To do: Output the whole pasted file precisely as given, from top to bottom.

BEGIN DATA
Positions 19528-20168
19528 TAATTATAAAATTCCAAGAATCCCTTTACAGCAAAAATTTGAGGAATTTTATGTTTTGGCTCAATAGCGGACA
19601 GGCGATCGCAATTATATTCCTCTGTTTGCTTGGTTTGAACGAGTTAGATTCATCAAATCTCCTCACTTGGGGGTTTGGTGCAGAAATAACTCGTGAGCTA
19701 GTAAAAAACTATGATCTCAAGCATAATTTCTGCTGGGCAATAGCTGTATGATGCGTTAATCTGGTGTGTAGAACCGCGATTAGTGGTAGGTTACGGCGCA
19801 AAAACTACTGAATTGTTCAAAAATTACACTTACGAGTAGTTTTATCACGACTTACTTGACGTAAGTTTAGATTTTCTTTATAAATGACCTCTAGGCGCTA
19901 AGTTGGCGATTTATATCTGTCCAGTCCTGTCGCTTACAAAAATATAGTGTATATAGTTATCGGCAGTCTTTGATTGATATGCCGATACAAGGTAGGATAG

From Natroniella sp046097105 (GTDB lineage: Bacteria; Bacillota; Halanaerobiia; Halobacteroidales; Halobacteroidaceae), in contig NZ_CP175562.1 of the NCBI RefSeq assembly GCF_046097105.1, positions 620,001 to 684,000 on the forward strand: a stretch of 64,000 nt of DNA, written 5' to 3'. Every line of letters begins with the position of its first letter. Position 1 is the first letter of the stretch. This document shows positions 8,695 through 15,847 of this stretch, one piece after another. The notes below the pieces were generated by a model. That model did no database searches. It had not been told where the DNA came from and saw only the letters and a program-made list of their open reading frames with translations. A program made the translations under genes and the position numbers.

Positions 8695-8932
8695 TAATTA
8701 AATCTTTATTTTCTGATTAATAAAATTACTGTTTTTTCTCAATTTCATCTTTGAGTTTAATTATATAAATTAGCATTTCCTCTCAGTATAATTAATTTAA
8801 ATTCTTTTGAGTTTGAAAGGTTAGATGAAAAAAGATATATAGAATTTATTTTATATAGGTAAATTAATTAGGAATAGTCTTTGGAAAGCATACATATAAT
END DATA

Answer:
Positions 19528-20168
19528 TAATTATAAAATTCCAAGAATCCCTTTACAGCAAAAATTTGAGGAATTTTATGTTTTGGCTCAATAGCGGACA
19601 GGCGATCGCAATTATATTCCTCTGTTTGCTTGGTTTGAACGAGTTAGATTCATCAAATCTCCTCACTTGGGGGTTTGGTGCAGAAATAACTCGTGAGCTA
19701 GTAAAAAACTATGATCTCAAGCATAATTTCTGCTGGGCAATAGCTGTATGATGCGTTAATCTGGTGTGTAGAACCGCGATTAGTGGTAGGTTACGGCGCA
19801 AAAACTACTGAATTGTTCAAAAATTACACTTACGAGTAGTTTTATCACGACTTACTTGACGTAAGTTTAGATTTTCTTTATAAATGACCTCTAGGCGCTA
19901 AGTTGGCGATTTATATCTGTCCAGTCCTGTCGCTTACAAAAATATAGTGTATATAGTTATCGGCAGTCTTTGATTGATATGCCGATACAAGGTAGGATAG

From Natroniella sp046097105 (GTDB lineage: Bacteria; Bacillota; Halanaerobiia; Halobacteroidales; Halobacteroidaceae), in contig NZ_CP175562.1 of the NCBI RefSeq assembly GCF_046097105.1, positions 620,001 to 684,000 on the forward strand: a stretch of 64,000 nt of DNA, written 5' to 3'. Every line of letters begins with the position of its first letter. Position 1 is the first letter of the stretch. This document shows positions 8,695 through 15,847 of this stretch, one piece after another. The notes below the pieces were generated by a model. That model did no database searches. It had not been told where the DNA came from and saw only the letters and a program-made list of their open reading frames with translations. A program made the translations under genes and the position numbers.

Positions 8695-8932
8695 TAATTA
8701 AATCTTTATTTTCTGATTAATAAAATTACTGTTTTTTCTCAATTTCATCTTTGAGTTTAATTATATAAATTAGCATTTCCTCTCAGTATAATTAATTTAA
8801 ATTCTTTTGAGTTTGAAAGGTTAGATGAAAAAAGATATATAGAATTTATTTTATATAGGTAAATTAATTAGGAATAGTCTTTGGAAAGCATACATATAAT